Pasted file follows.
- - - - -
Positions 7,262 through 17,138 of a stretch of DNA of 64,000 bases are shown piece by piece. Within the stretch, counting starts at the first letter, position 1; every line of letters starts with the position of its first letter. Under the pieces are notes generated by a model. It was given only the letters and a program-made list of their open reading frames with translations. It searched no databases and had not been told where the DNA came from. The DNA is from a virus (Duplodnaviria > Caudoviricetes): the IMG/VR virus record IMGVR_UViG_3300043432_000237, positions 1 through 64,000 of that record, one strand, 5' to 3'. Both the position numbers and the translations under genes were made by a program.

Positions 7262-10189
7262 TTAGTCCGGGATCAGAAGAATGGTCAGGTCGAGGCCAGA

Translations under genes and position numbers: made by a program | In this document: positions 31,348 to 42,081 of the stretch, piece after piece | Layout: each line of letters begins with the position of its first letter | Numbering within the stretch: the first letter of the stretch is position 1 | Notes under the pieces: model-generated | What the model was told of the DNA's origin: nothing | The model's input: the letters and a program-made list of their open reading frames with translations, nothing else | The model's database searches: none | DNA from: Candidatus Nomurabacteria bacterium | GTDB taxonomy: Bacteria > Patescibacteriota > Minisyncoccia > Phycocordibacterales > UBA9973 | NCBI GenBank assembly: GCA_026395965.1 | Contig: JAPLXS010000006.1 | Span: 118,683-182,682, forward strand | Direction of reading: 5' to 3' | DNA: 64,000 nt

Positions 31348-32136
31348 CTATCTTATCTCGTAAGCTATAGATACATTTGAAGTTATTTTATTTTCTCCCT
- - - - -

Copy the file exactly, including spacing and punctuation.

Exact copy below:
Positions 7,262 through 17,138 of a stretch of DNA of 64,000 bases are shown piece by piece. Within the stretch, counting starts at the first letter, position 1; every line of letters starts with the position of its first letter. Under the pieces are notes generated by a model. It was given only the letters and a program-made list of their open reading frames with translations. It searched no databases and had not been told where the DNA came from. The DNA is from a virus (Duplodnaviria > Caudoviricetes): the IMG/VR virus record IMGVR_UViG_3300043432_000237, positions 1 through 64,000 of that record, one strand, 5' to 3'. Both the position numbers and the translations under genes were made by a program.

Positions 7262-10189
7262 TTAGTCCGGGATCAGAAGAATGGTCAGGTCGAGGCCAGA

Translations under genes and position numbers: made by a program | In this document: positions 31,348 to 42,081 of the stretch, piece after piece | Layout: each line of letters begins with the position of its first letter | Numbering within the stretch: the first letter of the stretch is position 1 | Notes under the pieces: model-generated | What the model was told of the DNA's origin: nothing | The model's input: the letters and a program-made list of their open reading frames with translations, nothing else | The model's database searches: none | DNA from: Candidatus Nomurabacteria bacterium | GTDB taxonomy: Bacteria > Patescibacteriota > Minisyncoccia > Phycocordibacterales > UBA9973 | NCBI GenBank assembly: GCA_026395965.1 | Contig: JAPLXS010000006.1 | Span: 118,683-182,682, forward strand | Direction of reading: 5' to 3' | DNA: 64,000 nt

Positions 31348-32136
31348 CTATCTTATCTCGTAAGCTATAGATACATTTGAAGTTATTTTATTTTCTCCCT